Step One: Acquire
The first step is to create or capture some kind of source material, the raw graphic from which you will build your texture or flat. The important thing is to begin with a shape or pattern that will provide a good foundation for achieving what you want. Color is not nearly as important as pattern at this stage -- graphics programs allow you to change colors easily enough. You can use the following three methods, or even a combination of them, to get your source material into your graphics program.
Draw original material in an art program like Adobe Illustrator or Corel Draw. Use RGB color mode. I created the METLWAL texture that way. Imagine very clearly what you want, draw the outline form, and begin filling in the details. Alternatively, I suppose you could draw or paint it on a physical medium and scan it in. At this stage, it would be possible to use even fairly crude drawing programs like Paint or even Palm Notepad, if you're a good enough artist. The roughness of the lines might even work to your advantage.
Scan a piece of material that has the kind of pattern you think you want, using RGB color mode. I've built some textures on scans of chips of countertop material like you can pick up at a hardware store. If you do that, though, be sure to process and modify the pattern enough so that it is no longer the same pattern. In other words, use it as a starting point to create your own thing so there's no danger of copyright violation. I created the RUFLTHR texture that way.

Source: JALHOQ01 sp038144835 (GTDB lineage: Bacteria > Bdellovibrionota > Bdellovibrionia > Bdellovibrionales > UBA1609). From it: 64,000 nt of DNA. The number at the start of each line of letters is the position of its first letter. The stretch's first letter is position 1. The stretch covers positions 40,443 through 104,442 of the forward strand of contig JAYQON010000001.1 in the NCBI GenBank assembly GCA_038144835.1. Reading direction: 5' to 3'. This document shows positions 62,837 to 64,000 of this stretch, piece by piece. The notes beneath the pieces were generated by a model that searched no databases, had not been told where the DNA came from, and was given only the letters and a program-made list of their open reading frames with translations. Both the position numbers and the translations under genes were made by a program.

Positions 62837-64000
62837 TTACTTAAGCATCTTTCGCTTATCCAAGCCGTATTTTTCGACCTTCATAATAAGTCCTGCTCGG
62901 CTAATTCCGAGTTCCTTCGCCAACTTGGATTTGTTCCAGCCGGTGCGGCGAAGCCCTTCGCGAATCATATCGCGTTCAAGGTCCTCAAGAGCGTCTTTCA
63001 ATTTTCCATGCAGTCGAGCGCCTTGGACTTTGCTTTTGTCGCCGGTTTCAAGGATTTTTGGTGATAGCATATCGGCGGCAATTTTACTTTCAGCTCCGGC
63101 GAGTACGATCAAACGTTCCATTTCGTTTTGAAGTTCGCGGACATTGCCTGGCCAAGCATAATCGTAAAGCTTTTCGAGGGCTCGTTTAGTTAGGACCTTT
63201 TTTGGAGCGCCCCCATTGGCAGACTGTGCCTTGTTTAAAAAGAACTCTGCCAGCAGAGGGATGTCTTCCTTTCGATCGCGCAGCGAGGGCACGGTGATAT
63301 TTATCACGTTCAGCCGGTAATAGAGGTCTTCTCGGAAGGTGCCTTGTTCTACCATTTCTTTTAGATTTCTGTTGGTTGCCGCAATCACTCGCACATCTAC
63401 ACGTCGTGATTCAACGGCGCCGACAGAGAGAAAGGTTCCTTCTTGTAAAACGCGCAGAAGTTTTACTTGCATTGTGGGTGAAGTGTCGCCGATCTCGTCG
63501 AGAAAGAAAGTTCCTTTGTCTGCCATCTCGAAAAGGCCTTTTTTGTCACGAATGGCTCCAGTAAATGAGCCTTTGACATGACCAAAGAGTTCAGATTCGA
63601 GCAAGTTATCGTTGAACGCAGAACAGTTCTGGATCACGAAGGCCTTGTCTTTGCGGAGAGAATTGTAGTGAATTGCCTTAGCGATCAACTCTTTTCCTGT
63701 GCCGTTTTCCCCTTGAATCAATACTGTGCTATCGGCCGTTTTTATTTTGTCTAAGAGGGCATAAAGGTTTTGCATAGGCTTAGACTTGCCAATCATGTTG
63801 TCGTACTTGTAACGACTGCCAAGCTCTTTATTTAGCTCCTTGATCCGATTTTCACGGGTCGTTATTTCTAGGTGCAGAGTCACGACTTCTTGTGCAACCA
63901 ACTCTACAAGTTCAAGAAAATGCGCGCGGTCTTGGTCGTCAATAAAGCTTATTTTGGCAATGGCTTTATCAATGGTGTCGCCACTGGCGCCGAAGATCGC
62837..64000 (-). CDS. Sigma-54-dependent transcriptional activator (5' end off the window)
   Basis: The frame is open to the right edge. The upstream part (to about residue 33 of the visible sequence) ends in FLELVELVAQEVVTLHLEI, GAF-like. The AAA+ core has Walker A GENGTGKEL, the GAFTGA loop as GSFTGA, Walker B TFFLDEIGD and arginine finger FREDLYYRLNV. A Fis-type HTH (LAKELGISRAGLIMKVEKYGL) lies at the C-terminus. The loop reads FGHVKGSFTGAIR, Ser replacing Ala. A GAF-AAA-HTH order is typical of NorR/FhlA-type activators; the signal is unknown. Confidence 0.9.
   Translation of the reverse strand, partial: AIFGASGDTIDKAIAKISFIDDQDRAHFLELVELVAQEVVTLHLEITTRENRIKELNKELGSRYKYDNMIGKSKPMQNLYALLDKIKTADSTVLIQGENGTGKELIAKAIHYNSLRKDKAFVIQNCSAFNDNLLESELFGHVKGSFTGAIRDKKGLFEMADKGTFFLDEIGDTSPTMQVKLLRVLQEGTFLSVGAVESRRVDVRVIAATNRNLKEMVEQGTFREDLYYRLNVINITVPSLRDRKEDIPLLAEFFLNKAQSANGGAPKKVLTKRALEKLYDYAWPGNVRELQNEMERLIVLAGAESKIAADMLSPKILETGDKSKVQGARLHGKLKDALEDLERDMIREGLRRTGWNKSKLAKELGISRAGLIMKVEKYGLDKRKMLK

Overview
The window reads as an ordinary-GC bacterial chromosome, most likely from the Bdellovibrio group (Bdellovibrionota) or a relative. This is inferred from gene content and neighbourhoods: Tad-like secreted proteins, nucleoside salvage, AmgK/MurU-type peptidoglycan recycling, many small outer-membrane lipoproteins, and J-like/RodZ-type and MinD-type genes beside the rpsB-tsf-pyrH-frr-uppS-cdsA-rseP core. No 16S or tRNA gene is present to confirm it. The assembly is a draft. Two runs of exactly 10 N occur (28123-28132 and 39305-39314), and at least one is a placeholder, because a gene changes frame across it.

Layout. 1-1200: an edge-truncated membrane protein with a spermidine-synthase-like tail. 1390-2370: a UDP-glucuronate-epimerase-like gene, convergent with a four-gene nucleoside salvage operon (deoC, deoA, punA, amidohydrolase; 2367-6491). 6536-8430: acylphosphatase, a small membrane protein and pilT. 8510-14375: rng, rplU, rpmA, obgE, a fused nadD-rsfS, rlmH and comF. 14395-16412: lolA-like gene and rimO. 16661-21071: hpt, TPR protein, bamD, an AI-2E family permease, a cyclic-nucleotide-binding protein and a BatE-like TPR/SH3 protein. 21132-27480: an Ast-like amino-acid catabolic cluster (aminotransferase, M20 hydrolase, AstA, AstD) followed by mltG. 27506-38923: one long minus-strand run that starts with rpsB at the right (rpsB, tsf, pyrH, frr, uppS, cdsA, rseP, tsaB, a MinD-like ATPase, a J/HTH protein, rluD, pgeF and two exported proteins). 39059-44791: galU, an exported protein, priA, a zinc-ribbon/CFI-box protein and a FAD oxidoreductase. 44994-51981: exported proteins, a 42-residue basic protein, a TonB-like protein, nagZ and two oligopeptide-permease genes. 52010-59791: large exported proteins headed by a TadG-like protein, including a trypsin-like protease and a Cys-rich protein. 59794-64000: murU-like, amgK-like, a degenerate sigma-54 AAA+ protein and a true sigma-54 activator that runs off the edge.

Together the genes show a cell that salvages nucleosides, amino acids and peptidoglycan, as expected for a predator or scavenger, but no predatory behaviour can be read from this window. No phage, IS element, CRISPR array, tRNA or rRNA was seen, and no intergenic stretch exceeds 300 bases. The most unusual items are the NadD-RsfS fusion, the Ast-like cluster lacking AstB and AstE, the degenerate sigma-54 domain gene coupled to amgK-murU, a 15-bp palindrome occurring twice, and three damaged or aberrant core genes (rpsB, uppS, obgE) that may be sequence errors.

The photo CASTLWL2
was made from.
Take photos of things that look similar to what you want, like deteriorated block walls, corrugated metal buildings, old factory buildings, cliffs (check places where roadside blasting was done, for instance), mossy brick walls, and so on. I created the CASTLWL set that way, using the built-in camera of a Palm Zire72.
Sometimes, the walls of new but unfinished commercial buildings can have a pretty Doomish look. Look at the walls of the oldest buildings in your city, at utility buildings, at old factories, and so on. (Don't trespass on private property, though! Get permission!) If you have a digital camera, you'll have no trouble getting the photos into your computer. Otherwise, scan in the prints. Take lots of pics -- you'll probably find that you can only use about 1 out of 10 photos at all. So take maybe 20 or 30 shots of a single wall from slightly different distances, at slightly different angles, in different lighting conditions, and so on, whenever possible. You'll be glad you did.